DNA Methylation Research in Autologous Hematopoietic Stem Cell Transplant Population.
Despite increased sophistication in DNA methylation (DNAm) measurement and methods, conducting studies in specific populations such as the hematopoietic stem cell transplant (HCT) population, presents unique challenges and study design considerations. In this article, we explain the motivation for investigating DNAm in the HCT population, highlighting important study design features and key findings in a longitudinal prospective pilot study of DNAm in 32 patients undergoing autologous HCT in Central Virginia, USA. We also discuss limitations and challenges to generating robust results. We observed that HCT does not prevent high-quality DNA from being extracted from whole blood for DNAm research and that longitudinal prospective studies that span pre- and 2-months post-HCT are feasible. Critically, we did not observe significant impacts of cancer diagnosis, time since transplant, age, or chromosomal sex on overall DNAm data dimensionality. These observations demonstrate that while extreme care is required to ensure generalizable, accurate, and interpretable results, researchers should not avoid HCT-DNAm research simply for fear that the transplant procedure or presence of a cancer diagnosis will prevent meaningful conclusions from being drawn. DNAm is an attractive biomarker that is understudied in patients undergoing HCT and needs to expand to improve precise prediction of HCT outcomes.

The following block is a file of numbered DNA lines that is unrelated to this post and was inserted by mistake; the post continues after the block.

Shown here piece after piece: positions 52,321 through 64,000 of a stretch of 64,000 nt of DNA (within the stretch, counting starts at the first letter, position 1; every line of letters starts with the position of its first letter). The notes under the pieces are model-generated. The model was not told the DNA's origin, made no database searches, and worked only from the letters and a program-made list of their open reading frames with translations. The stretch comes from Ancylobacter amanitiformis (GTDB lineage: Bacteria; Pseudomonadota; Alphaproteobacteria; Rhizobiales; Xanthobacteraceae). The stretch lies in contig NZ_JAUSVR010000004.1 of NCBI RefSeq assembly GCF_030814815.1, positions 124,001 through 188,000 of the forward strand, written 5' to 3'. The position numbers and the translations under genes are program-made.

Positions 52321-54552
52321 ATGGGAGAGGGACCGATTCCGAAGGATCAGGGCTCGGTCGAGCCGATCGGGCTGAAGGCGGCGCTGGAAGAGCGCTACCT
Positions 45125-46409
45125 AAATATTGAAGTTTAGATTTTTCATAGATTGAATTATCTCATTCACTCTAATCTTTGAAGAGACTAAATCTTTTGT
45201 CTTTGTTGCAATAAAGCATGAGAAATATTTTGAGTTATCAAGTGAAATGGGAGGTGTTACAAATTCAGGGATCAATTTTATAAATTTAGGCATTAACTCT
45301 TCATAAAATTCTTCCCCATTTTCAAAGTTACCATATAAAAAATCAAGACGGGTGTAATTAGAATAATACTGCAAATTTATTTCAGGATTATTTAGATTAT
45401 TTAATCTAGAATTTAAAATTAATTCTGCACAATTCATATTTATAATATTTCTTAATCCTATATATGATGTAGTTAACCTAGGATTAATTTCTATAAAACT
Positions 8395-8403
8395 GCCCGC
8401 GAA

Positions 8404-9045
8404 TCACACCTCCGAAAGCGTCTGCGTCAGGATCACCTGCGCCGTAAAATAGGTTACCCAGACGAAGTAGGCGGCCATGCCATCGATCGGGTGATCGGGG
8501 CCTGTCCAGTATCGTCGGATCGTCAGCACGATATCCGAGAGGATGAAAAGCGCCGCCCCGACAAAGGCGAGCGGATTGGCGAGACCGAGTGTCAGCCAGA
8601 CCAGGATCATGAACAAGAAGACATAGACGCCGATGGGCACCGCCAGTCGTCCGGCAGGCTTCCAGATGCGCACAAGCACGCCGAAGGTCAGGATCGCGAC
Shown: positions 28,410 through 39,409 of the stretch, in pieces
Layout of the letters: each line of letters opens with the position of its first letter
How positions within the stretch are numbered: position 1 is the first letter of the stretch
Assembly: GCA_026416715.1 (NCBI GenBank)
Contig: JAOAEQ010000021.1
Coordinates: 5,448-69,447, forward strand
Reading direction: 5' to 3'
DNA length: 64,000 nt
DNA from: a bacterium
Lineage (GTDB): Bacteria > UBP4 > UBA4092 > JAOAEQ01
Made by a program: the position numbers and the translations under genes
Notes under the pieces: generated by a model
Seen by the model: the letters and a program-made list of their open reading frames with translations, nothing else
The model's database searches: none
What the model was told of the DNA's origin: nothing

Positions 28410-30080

Published In/Presented At
Mohanraj, L., Lapato, D. M., Toor, A., & Swift-Scanlan, T. (2022). DNA Methylation Research in Autologous Hematopoietic Stem Cell Transplant Population. Biological research for nursing, 10998004221132251. Advance online publication. https://doi.org/10.1177/10998004221132251
Medicine and Health Sciences
Department of Medicine, Hematology-Medical Oncology Division